Click here to view this email newsletter online with images
The Review
Shop our most popular categories Boat Covers Engine Parts Props Nautical Gifts Blowout Specials

In This Issue

Front Page

Winter Fishing: Tips for a Successful Venture from NBOA Winterizing Rules for Ethanol by Boating Magazine Preparing Your Boat for Transport Cyber–Monday Odd Lot Boat Cover Sale Cold Weather, Hot Electronics. Holiday Sale! Red Sky at Night with JB Cornwell Nautical Humor Stupid Human Boating Tricks You Won’t Believe Your Eyes Featured Products and Specials

Carver [Click Here]

RedStar [Click Here]

Preparing Your Boat for Transport
Sponsored content by uShip

There is a lot to consider when preparing your boat for transport, whether it’s one you’ve just bought or sold, or you’re just hauling it to store for the off-season. Doing it right is one of the best ways to ensure that your boat, whether it’s a sailboat, powerboat, ski boat or other water craft, arrives at its destination in great shape. Here are the most important things to keep in mind:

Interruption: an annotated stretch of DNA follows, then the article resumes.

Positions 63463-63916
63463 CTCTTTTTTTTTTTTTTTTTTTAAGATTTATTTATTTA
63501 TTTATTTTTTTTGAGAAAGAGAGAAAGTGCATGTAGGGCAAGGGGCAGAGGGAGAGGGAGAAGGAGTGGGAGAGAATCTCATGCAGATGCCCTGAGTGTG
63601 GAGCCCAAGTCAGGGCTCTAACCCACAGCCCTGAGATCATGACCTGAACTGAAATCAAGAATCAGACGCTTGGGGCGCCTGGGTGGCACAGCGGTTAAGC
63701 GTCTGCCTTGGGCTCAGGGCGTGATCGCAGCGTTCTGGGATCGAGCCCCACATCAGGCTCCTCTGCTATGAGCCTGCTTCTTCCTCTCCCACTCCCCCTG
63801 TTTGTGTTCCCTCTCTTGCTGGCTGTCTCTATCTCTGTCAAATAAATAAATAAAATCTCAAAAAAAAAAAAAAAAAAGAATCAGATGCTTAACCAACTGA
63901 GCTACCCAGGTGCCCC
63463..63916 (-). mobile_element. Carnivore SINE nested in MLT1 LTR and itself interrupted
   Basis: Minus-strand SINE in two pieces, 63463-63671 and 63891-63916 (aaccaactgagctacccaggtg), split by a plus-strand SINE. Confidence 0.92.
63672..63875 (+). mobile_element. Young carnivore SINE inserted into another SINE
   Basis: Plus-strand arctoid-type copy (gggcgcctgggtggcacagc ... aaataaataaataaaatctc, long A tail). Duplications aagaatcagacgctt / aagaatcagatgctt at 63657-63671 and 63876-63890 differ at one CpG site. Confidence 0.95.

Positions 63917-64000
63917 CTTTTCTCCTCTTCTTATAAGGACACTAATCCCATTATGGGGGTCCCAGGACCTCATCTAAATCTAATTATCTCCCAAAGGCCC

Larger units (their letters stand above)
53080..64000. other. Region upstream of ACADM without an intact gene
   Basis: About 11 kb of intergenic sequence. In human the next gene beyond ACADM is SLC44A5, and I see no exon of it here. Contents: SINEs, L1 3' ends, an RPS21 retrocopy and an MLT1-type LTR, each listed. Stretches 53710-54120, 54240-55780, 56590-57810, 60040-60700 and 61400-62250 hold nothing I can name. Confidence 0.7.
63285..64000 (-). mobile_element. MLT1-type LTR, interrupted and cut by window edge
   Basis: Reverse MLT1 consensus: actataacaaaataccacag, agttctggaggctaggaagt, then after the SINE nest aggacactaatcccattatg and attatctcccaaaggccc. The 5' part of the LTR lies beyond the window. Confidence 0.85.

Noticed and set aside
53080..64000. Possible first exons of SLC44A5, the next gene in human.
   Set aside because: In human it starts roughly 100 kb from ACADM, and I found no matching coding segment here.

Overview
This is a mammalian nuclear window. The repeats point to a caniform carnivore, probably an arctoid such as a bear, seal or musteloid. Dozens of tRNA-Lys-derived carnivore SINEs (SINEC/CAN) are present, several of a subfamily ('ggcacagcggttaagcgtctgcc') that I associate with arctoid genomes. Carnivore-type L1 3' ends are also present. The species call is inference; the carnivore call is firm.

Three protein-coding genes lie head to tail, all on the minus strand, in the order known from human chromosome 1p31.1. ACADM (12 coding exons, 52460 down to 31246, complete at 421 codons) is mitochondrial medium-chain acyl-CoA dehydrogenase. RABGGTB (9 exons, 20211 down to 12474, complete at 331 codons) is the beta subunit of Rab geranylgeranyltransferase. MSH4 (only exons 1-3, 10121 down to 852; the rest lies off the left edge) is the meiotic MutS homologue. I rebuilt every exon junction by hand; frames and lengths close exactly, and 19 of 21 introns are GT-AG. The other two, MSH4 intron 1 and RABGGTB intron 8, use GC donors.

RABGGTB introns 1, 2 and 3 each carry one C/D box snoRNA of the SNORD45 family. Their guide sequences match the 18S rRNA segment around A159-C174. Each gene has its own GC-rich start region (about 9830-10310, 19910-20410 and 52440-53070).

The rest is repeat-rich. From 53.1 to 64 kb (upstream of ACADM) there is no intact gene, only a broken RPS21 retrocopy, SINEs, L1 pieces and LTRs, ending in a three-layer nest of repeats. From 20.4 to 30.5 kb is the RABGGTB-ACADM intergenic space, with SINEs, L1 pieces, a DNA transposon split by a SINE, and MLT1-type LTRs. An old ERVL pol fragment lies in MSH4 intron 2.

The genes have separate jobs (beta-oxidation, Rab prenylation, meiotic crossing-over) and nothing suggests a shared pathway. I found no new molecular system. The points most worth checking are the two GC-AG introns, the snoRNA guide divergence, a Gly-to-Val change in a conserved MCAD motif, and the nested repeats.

Be ready early. Your boat must be prepped for pickup before the transporter arrives. Give yourself plenty of time – it may take more than a day to fully prepare. Bear in mind that the transporter might surprise you with an early pickup for weather or logistics reasons. You want to take your time and not be scrambling at the last minute.

Choose pickup and delivery locations. Pick a marina, boatyard or other pickup location that has a 14-foot clearance so that branches, wires or overhangs do not interfere with a smooth pickup. If you or the other party (if there is one) have not already chosen a delivery location, you can ask the transporter to refer you to one in the destination area. Again, make sure it has a 14-foot clearance.

Take photos. Before dismantling anything on your boat, take photos so that you have something to reference when reassembling the boat after the transport. Clean and inspect your boat's exterior for any damages – make a list and take dated photos of any damages you identify. The transporter will likely do a full assessment with you for your Condition Report, but it is smart to have your own documentation.

Do it right. Transporters are not responsible for damage due to improper travel and loading preparations, so you must either take great care in preparing the boat yourself or hire a qualified boat yard to do so. It is also a good idea to have the boat inspected by a licensed marine surveyor before pickup.